Stanford Advisors

All Publications

  • GPR124 regulates murine brain embryonic angiogenesis and BBB formation by an intracellular domain-independent mechanism. Development (Cambridge, England) Yuki, K., Vallon, M., Ding, J., Rada, C. C., Tang, A. T., Vilches-Moure, J. G., McCormick, A. K., Echeverri, M. F., Alwahabi, S., Braunger, B. M., Ergün, S., Kahn, M. L., Kuo, C. J. 2024


    The GPR124/RECK/WNT7 pathway is an essential regulator of CNS angiogenesis and blood-brain barrier (BBB) function. GPR124, a brain endothelial adhesion 7-pass transmembrane protein, associates with RECK, which binds and stabilizes newly synthesized WNT7, which is transferred to Frizzled (FZD) to initiate canonical b-catenin signaling. GPR124 remains enigmatic; while its extracellular domain (ECD) is essential, the poorly conserved intracellular domain (ICD) appears variably required in mammals versus zebrafish, potentially via adaptor protein bridging of GPR124/FZD ICDs. GPR124 ICD deletion impairs zebrafish angiogenesis, but paradoxically retains WNT7 signaling upon mammalian transfection. We thus investigated GPR124 ICD function by mouse deletion (Gpr124ΔC). Despite inefficiently expressed GPR124ΔC protein, Gpr124ΔC/ΔC mice could be born with normal cerebral cortex angiogenesis, versus Gpr124-/- embryonic lethality, forebrain avascularity and hemorrhage. Gpr124ΔC/ΔC vascular phenotypes were restricted to sporadic ganglionic eminence angiogenic defects, attributable to impaired GPR124ΔC protein expression. Further, Gpr124ΔC and recombinant GPR124 ECD rescued WNT7 signaling in culture upon brain endothelial Gpr124 knockdown. Thus, in mice, GPR124-regulated CNS forebrain angiogenesis and BBB function is exerted by ICD-independent functionality, extending the signaling mechanisms used by adhesion 7-pass transmembrane receptors.

    View details for DOI 10.1242/dev.202794

    View details for PubMedID 38682276

  • Therapeutic blood-brain barrier modulation and stroke treatment by a bioengineered FZD4-selective WNT surrogate in mice. Nature communications Ding, J., Lee, S., Vlahos, L., Yuki, K., Rada, C. C., van Unen, V., Vuppalapaty, M., Chen, H., Sura, A., McCormick, A. K., Tomaske, M., Alwahabi, S., Nguyen, H., Nowatzke, W., Kim, L., Kelly, L., Vollrath, D., Califano, A., Yeh, W., Li, Y., Kuo, C. J. 2023; 14 (1): 2947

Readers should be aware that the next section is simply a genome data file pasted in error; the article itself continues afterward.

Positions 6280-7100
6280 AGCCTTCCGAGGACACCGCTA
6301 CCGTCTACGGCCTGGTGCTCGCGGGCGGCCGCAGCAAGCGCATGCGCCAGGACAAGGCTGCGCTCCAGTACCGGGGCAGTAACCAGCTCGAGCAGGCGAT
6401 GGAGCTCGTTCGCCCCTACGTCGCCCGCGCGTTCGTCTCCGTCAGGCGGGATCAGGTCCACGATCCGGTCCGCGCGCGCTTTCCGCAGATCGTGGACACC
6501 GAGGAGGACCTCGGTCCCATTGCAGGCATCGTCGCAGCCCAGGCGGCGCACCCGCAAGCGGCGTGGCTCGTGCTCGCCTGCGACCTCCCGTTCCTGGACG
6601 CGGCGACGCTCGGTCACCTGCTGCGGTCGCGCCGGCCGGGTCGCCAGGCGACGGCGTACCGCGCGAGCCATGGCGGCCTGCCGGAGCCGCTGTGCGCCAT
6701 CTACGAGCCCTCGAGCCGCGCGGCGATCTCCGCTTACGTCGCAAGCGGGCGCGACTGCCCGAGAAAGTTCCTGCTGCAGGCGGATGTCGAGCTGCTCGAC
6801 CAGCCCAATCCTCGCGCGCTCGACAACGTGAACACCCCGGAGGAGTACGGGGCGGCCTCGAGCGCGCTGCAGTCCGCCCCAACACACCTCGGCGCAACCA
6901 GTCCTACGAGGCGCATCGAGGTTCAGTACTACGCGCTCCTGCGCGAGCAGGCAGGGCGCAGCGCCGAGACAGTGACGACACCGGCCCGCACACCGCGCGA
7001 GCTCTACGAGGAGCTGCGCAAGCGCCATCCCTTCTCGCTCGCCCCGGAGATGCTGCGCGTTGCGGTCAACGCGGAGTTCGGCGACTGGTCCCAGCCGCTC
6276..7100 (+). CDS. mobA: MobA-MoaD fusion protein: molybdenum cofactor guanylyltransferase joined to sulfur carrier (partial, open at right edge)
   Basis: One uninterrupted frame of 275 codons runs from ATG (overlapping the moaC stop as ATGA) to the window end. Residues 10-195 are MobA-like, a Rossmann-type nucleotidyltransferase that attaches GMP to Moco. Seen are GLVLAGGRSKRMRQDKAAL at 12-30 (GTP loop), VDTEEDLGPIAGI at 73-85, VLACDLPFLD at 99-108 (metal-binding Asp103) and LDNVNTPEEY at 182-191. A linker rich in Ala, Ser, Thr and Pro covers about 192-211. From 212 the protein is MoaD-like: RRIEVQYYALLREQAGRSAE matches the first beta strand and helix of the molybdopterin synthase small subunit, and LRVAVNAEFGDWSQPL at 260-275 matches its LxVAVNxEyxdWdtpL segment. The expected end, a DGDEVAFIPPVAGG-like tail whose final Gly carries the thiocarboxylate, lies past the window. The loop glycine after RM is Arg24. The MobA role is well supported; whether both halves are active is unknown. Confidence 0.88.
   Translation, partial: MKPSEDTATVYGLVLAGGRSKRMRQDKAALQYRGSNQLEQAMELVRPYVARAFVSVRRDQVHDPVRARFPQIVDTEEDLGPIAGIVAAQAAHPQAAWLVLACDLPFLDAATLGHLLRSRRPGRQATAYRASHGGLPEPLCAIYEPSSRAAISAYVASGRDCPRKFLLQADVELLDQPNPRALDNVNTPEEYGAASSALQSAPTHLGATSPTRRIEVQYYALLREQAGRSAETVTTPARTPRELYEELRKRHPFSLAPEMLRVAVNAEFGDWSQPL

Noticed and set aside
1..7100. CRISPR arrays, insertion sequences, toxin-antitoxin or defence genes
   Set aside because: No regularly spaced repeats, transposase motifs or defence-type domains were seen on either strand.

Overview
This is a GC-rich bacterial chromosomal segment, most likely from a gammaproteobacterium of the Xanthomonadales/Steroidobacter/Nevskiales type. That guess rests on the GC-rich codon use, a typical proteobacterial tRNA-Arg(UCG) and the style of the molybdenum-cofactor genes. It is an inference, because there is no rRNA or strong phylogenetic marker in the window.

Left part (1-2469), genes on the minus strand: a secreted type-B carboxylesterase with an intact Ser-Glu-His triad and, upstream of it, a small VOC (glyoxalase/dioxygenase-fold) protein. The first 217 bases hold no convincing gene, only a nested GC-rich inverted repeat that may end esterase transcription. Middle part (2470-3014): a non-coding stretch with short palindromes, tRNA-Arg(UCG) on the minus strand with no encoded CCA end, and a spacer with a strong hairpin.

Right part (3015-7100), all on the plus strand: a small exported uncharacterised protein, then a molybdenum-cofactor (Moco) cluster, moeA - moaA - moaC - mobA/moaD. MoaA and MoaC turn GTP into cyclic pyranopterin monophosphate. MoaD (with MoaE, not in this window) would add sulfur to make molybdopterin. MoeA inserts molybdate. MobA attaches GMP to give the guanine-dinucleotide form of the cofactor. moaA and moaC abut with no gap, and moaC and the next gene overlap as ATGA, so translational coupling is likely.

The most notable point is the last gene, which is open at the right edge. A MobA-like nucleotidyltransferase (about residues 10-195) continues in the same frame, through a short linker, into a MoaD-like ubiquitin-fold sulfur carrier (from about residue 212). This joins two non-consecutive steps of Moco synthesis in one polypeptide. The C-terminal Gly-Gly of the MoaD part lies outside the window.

Derangements of the blood-brain barrier (BBB) or blood-retinal barrier (BRB) occur in disorders ranging from stroke, cancer, diabetic retinopathy, and Alzheimer's disease. The Norrin/FZD4/TSPAN12 pathway activates WNT/beta-catenin signaling, which is essential for BBB and BRB function. However, systemic pharmacologic FZD4 stimulation is hindered by obligate palmitoylation and insolubility of native WNTs and suboptimal properties of the FZD4-selective ligand Norrin. Here, we develop L6-F4-2, a non-lipidated, FZD4-specific surrogate which significantly improves subpicomolar affinity versus native Norrin. In Norrin knockout (NdpKO) mice, L6-F4-2 not only potently reverses neonatal retinal angiogenesis deficits, but also restores BRB and BBB function. In adult C57Bl/6J mice, post-stroke systemic delivery of L6-F4-2 strongly reduces BBB permeability, infarction, and edema, while improving neurologic score and capillary pericyte coverage. Our findings reveal systemic efficacy of a bioengineered FZD4-selective WNT surrogate during ischemic BBB dysfunction, with potential applicability to adult CNS disorders characterized by an aberrant blood-brain barrier.

    View details for DOI 10.1038/s41467-023-37689-1

    View details for PubMedID 37268690

  • Regulation of the Blood-Brain Barrier in Health and Disease. Cold Spring Harbor perspectives in medicine Rada, C. C., Yuki, K., Ding, J., Kuo, C. J. 2023


    The neurovascular unit is a dynamic microenvironment with tightly controlled signaling and transport coordinated by the blood-brain barrier (BBB). A properly functioning BBB allows sufficient movement of ions and macromolecules to meet the high metabolic demand of the central nervous system (CNS), while protecting the brain from pathogenic and noxious insults. This review describes the main cell types comprising the BBB and unique molecular signatures of these cells. Additionally, major signaling pathways for BBB development and maintenance are highlighted. Finally, we describe the pathophysiology of BBB diseases, their relationship to barrier dysfunction, and identify avenues for therapeutic intervention.

    View details for DOI 10.1101/cshperspect.a041191

    View details for PubMedID 36987582